What Does Wanton Disregard Mean In Wrongful Death Law?

A wrongful death attorney who's pursuing a claim can advance the case for a client based on one of three reasons. The most common argument is negligence, and the two less common ones are recklessness and malice. Negligence covers unintended consequences of actions or inaction's. Recklessness involves deliberate actions that weren't meant to harm, and malice covers cases where the harm was intentional.

While this structure covers the vast majority of cases, there is a gray area between intended and unintended events. Frequently, a form of negligence or recklessness known as wanton disregard fills this legal gap. Let's take a look at what wanton disregard is and why a wrongful death law firm might use it as the basis of a claim.

Defining Wanton Disregard

Actions of this type tend to be intentional, but they involve what is fundamentally negligence. In other words, the at-fault party wasn't aiming to hurt, but they disregarded something a reasonable person would consider extremely dangerous.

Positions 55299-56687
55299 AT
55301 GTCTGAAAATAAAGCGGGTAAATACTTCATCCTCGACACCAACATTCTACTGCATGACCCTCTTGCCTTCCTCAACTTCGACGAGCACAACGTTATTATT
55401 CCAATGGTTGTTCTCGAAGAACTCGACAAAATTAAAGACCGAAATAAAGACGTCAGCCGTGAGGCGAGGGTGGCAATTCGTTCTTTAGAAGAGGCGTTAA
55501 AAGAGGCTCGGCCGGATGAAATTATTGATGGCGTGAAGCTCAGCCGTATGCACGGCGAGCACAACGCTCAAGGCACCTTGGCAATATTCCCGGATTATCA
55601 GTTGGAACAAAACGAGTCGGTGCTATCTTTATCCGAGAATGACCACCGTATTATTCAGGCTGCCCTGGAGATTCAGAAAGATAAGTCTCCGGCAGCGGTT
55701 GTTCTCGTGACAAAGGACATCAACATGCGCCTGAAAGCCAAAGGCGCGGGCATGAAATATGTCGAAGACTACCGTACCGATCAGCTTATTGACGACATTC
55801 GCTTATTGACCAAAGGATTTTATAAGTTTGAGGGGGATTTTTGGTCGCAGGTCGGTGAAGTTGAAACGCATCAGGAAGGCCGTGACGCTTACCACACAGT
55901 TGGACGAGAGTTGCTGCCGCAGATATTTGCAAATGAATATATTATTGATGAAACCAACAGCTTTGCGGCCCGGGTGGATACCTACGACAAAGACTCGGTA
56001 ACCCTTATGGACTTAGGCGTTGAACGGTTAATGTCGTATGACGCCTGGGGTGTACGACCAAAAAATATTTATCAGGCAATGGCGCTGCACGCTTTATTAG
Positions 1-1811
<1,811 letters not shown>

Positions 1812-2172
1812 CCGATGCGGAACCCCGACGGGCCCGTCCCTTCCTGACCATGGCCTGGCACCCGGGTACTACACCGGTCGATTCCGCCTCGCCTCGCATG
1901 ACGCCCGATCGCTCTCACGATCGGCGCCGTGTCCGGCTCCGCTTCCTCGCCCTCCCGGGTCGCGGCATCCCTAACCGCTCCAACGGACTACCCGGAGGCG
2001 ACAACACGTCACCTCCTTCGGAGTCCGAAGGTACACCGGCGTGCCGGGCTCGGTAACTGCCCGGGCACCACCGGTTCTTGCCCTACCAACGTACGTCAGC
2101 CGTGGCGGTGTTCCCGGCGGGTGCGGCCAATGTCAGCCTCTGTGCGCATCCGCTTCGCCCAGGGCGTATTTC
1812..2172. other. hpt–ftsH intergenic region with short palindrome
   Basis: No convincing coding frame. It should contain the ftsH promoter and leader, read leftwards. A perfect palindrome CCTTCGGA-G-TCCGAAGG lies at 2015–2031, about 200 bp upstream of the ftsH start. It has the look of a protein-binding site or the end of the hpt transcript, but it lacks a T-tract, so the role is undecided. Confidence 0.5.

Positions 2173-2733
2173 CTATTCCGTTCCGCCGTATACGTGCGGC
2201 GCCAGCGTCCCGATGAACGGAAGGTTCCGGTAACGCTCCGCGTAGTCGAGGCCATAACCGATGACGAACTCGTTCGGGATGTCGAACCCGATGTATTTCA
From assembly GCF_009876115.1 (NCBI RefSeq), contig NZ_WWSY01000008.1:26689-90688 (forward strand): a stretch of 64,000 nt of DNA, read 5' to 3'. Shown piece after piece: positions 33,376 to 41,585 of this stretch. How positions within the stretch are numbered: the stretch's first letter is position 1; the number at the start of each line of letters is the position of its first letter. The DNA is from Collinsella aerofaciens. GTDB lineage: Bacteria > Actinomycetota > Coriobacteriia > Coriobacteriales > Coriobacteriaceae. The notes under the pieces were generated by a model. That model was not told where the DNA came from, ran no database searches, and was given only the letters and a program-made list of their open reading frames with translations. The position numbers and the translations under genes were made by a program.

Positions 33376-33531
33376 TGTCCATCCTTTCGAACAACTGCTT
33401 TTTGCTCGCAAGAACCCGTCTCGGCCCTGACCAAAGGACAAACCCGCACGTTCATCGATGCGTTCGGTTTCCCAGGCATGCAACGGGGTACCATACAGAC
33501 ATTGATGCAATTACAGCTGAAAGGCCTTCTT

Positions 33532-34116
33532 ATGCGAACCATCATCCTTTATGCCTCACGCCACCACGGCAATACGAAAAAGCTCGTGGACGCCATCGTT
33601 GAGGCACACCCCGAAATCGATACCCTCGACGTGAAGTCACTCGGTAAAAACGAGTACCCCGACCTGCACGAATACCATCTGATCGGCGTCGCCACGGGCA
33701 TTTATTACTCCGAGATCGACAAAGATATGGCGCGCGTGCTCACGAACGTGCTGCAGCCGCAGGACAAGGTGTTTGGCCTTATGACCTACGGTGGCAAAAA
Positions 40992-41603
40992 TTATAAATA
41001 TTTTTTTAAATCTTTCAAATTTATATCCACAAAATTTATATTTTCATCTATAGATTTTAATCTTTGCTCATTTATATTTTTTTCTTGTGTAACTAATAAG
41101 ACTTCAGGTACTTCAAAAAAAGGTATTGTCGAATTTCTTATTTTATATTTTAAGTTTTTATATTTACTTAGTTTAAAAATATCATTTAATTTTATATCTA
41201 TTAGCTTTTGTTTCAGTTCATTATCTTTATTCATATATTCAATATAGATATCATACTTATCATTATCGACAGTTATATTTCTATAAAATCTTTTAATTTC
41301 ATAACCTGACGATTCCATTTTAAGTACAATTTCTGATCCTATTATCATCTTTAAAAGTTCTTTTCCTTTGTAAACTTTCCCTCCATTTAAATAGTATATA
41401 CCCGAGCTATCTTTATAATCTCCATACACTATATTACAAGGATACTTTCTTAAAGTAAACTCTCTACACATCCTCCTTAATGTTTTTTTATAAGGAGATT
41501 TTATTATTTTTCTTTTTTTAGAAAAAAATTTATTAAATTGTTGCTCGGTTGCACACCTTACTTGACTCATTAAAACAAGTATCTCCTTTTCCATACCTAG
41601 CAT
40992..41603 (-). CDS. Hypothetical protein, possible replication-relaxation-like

Suppose a contracting crew was cleaning out an abandoned building. In the process of doing the clean-out, the crew encounters a spot where the floor looks sketchy, and everyone there says it looks bad. The boss orders a crew member to cross the area of the floor to grab something valuable that can be salvaged. That is to say, the boss disregards the hazard in telling his team member to do something. If this hypothetical clean-out contractor died because the floor collapsed and they fell, that might be the basis of a wrongful death claim.

Why Wanton Disregard Matters

Acts of wanton disregard are considered forms of gross negligence. This stands in contrast to ordinary negligence, such as forgetting to fix a handrail or not salting a sidewalk on an icy day.

From the perspective of someone pursuing a wrongful death claim, the big difference is that the damages awarded in the case should increase. If the matter goes to trial, there is also the threat of the jury awarding punitive damages. This is compensation over and above the direct losses in the case, such as medical bills, funeral expenses, lost wages, pain and suffering, and loss of companionship. Punitive damages are meant to deter others from engaging in the same conduct as the defendant had.

Claiming Wanton Disregard

When your wrongful death attorney files the claim, they will state which of the defendant's actions they believe rise above ordinary negligence. The insurance company will then have to decide if they want to pay out the additional compensation requested or risk a trial where greater punitive damages may be awarded.